Mine rescue teams recognized for their efforts on Oct. 30
In 2013, the U.S. Mine Safety and Health Administration (MSHA) established Oct. 30 as national Mine Rescue Day as a way to recognize and show appreciation for the sacrifice and dedication that is regularly made by the volunteers who put their own lives at risk in order to save the lives of others who work in the mines.
Today, there are more than 250 mine rescue teams in the United States. Each team is equipped and certified to perform rescue operations at mines throughout the country. The teams train regularly and compete in regional and nation-wide competitions to sharpen the skills they hope to never use in a real life situation.
Tragically, mine rescue teams were called into action in Kazakhstan over the weekend where a methane explosion is believed to have started a fire that has claimed the lives of at least 32 miners.
In the United States, members of the mining community have been called upon to rescue their fellow miners from emergency situations in coal and metal and nonmetal mines, whether trapped by fires, explosions, roof falls, flooding or harmful gases. Over time, these mine rescuers have become better trained and organized, and the equipment they use has become ever more sophisticated.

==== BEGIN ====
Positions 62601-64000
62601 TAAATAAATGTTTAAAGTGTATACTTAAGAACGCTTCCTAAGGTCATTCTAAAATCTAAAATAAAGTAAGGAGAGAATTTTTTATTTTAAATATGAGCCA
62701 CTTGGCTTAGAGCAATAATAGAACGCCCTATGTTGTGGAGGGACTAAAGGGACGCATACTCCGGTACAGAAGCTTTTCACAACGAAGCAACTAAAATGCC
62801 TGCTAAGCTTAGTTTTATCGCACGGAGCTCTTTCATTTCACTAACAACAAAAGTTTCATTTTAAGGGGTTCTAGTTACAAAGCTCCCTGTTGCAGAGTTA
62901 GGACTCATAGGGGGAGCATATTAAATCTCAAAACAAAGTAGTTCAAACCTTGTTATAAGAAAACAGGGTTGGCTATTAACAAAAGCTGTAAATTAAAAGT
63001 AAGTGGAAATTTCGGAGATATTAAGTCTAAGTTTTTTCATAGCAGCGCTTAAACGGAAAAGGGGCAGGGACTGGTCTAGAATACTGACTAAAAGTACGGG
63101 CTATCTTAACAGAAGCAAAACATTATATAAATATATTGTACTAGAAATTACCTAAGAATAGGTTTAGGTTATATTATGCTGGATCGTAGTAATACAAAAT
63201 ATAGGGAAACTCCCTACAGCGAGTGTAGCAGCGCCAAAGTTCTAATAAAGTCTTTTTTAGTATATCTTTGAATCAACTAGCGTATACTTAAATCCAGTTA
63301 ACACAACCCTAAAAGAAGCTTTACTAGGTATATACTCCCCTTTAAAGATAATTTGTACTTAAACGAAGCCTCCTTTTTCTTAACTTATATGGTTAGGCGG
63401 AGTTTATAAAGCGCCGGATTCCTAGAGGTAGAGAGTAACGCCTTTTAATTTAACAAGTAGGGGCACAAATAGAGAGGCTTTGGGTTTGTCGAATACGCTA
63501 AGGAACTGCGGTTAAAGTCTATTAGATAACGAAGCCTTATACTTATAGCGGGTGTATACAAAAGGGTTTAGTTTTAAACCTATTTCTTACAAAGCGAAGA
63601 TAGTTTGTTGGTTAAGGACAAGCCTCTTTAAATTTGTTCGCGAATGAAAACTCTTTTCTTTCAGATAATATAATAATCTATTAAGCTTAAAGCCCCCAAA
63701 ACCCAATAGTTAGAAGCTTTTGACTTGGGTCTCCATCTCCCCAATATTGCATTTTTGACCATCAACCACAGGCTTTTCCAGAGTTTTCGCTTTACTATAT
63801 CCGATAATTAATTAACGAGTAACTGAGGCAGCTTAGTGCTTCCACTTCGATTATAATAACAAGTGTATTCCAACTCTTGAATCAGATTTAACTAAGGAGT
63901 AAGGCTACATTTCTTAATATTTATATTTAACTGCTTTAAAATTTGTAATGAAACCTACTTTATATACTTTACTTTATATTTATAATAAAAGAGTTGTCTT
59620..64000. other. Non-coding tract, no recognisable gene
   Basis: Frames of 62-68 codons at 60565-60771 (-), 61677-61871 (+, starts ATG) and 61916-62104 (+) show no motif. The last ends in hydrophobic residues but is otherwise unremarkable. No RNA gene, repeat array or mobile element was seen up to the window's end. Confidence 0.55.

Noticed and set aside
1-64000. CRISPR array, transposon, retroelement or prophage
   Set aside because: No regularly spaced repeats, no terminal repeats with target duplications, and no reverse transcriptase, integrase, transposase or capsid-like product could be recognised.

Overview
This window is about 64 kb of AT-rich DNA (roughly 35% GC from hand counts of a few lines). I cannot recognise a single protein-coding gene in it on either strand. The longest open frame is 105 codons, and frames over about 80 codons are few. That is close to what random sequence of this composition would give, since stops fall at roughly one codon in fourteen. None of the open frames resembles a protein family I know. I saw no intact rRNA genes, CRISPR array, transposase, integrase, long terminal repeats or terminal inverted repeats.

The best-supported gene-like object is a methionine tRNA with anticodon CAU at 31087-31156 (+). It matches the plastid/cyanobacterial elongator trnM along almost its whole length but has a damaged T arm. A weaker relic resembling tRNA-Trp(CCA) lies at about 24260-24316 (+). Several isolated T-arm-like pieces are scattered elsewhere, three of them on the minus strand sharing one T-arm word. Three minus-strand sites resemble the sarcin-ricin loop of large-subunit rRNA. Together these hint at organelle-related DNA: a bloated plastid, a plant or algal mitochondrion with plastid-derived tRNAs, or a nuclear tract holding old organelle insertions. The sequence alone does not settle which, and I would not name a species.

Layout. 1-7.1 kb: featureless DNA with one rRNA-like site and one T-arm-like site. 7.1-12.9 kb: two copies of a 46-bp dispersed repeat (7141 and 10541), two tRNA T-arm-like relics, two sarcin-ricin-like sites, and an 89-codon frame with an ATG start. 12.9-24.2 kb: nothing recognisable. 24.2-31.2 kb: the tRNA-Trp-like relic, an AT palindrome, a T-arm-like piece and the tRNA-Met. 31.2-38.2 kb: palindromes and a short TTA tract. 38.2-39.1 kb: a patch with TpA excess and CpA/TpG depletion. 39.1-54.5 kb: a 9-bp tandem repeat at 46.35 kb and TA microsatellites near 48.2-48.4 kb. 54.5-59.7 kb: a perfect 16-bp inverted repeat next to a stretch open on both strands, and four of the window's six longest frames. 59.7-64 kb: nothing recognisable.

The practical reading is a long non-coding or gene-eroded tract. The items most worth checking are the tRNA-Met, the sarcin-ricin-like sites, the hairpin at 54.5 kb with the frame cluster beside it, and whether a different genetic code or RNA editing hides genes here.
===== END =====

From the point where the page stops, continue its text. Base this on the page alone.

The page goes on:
“When they are called, these rescuers do not hesitate,” MSHA wrote at it website. “They undertake some of the most difficult and risky emergency response work in this country, sometimes traveling miles in dark underground mines filled with debris and poisonous and explosive gases in order to find missing miners or recover those who did not survive. For more information on mine rescue, visit our mine rescue training page.
“On Mine Rescue Day, we salute these brave individuals who give their time and risk their lives in the service of others.”
Photo credit: MSHA